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Legal holidays and how they can affect federal taxes

Monday holiday keep calm

Welcome to another Monday holiday. Today is Columbus Day.

And yes, it's still officially called that by the federal government. The White House issued a proclamation last week lauding namesake Christopher Columbus.

But the Biden Administration also recognizes that on the second Monday in October, many in the United States celebrate the country's original inhabitants. So on the same day as the Columbus statement, the president issued a second proclamation citing Oct. 10 as Indigenous Peoples' Day.

The dual and dueling declarations of what is and should be celebrated on this October holiday is only a part of its complexities.

Like most other federal holidays, Columbus Day has seen its meaning co-opted by the private sector. More of us attend retailers' sales (need a new mattress?) on this October holiday than go to parades celebrating the 15th century Italian explorer.

It's also one of those holidays without a firm calendar date. Instead, Columbus Day, like many other holidays, is subject to the Uniform Monday Holiday Act. This means the actual date that used to signify a federal holiday is no longer relevant.

The shift to Monday holidays does have some advantages. It makes it easier to remember these days. It also gives many folks a long weekend.

The shifting of holidays to a week day, however, sometimes means that they collide with federal tax deadlines.

IRS deadline timing: The Internal Revenue Service says it considers our tax returns, payments and other required tax actions as being completed on time if they are sent or completed by the tax event's deadline.

Meet this timely filing requirements and you'll avoid penalty and interest charges for being late.

For paper filings, this generally means a U.S. Postal Service postmark on the envelope on the deadline day. For e-filings, it means transmitting on the due date.

Note that for e-filing, the timing when the IRS says you can hit "send" varies depending on the type of transaction, so if you're pushing your electronic compliance to the very last minute, be sure to check with your tax pro or the IRS.

These deadlines, however, get shifted when they fall on a Saturday, Sunday, or a legal holiday. In these cases, the due date is the next business day.

Legal vs. federal holidays: Also take note of the term legal holiday. Most of us tend to think that the descriptors legal and federal are interchangeable synonyms for these select days.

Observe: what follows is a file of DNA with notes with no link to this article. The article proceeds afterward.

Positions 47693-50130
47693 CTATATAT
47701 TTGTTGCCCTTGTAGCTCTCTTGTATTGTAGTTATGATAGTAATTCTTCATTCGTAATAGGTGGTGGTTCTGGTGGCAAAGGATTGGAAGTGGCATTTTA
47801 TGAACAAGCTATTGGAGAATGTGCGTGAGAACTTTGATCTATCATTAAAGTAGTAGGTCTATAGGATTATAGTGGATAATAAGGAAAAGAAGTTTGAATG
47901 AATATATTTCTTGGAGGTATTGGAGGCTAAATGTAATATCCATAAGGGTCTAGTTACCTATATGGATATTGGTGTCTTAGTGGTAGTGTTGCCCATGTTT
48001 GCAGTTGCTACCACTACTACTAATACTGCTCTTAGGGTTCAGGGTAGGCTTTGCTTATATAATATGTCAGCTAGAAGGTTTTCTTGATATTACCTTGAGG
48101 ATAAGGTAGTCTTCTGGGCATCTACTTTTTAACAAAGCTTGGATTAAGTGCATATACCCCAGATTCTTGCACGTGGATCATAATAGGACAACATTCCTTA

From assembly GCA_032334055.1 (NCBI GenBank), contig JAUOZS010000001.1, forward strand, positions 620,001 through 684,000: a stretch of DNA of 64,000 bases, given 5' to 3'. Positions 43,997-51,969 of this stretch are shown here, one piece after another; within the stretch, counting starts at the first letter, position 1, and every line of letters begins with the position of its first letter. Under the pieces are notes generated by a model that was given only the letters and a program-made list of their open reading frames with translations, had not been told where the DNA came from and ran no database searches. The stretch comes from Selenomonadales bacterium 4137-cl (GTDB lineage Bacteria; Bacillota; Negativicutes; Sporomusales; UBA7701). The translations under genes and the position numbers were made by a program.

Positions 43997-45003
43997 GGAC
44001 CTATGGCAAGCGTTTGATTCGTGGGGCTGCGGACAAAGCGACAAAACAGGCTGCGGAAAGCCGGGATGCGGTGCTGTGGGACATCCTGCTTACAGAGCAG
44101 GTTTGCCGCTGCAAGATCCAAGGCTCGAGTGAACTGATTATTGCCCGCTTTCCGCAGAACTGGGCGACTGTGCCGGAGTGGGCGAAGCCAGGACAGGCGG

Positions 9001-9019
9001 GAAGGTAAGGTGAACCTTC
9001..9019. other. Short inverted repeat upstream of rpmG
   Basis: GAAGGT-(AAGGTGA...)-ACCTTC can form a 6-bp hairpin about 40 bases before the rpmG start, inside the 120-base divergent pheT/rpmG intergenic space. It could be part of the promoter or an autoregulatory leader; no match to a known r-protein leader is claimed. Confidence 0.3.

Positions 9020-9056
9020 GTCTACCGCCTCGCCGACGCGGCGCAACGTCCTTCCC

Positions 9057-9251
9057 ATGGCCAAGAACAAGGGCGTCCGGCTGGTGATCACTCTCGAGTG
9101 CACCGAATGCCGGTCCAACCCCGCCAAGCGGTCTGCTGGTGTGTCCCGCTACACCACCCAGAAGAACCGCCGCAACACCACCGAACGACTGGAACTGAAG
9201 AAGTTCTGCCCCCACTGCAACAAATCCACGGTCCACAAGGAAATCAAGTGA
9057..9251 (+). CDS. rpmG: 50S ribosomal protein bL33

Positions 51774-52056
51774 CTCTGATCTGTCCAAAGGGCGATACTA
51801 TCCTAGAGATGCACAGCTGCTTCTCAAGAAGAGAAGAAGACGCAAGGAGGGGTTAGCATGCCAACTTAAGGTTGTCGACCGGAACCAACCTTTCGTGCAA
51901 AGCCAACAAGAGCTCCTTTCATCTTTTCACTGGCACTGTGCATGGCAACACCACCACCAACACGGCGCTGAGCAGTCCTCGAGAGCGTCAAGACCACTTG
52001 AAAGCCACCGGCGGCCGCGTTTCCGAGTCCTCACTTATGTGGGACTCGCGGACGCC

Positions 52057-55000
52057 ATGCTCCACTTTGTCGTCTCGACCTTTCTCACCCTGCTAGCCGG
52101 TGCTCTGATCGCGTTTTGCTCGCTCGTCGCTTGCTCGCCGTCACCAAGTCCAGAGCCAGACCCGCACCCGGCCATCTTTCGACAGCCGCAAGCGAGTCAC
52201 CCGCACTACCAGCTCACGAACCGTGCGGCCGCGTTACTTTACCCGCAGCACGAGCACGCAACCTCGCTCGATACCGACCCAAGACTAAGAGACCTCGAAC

Not quite.

A federal holiday is one recognized by Uncle Sam by the closure of his offices. The easiest way to determine whether a holiday is considered a federal one is to see whether the U.S. Postal Service delivers mail. While our post offices are an independent operation of the executive branch, its employees follow federal rules, including holiday observances.

The U.S. Office of Personnel Management also keeps track of federal holidays for all government workers. For 2022, they are observed on:

  • New Year's Day (Friday, December 31, 2021)
  • Birthday of Martin Luther King, Jr. (Monday, January 17)
  • George Washington's Birthday (Monday, February 21; and yep, that's the holiday's official name, not Presidents, with or without an apostrophe, Day)
  • District of Columbia Emancipation Day (Saturday, April 16)
  • Memorial Day (Monday, May 30)
  • Juneteenth (Monday, June 20)
  • Independence Day (Monday, July 4)
  • Labor Day (Monday, September 5)
  • Columbus Day (Monday, October 10)
  • Veterans Day (Friday, November 11; not subject to the Monday holiday law)
  • Thanksgiving Day (Thursday, November 24)
  • Christmas Day (Monday, December 26)

For future planning purposes, here are when these federal holidays will be acknowledged in 2023:

  • New Year's Day (Monday, January 2)
  • Martin Luther King, Jr. Day (Monday, January 16)
  • Washington's Birthday (Monday, February 20)
  • District of Columbia Emancipation Day (Sunday, April 16)
  • Memorial Day (Monday, May 29)
  • Juneteenth (Monday, June 19)
  • Independence Day (Tuesday, July 4)
  • Labor Day (Monday, September 4)
  • Columbus Day (Monday, October 9)
  • Veterans Day (Saturday, November 11; although not subject to the Monday holiday law, federal offices will recognize this day for worker pay and leave purposes in 2023 on Friday, November 10)
  • Thanksgiving Day (Thursday, November 23)
  • Christmas Day (Monday, December 25)

In most cases, state and local government offices also are shuttered on federal holidays.

Tax calendar effects: These legal holidays also sometimes affect federal tax filings.

The impending October extended tax return filing deadline — it's on Tuesday, Oct. 17 this year — obviously isn't affected by Columbus Day, other than giving some folks who have the day off more time to finish their Form 1040.

But other tax due dates do sometimes fall on holidays. When that happens, your federal tax obligation is moved to the next business day. The same deadline shift happens when the IRS due date falls on a weekend.

So pay attention to the calendar. Enjoy your days off for federal holidays, but make sure you don't miss a tax deadline that's moved because of a holiday.

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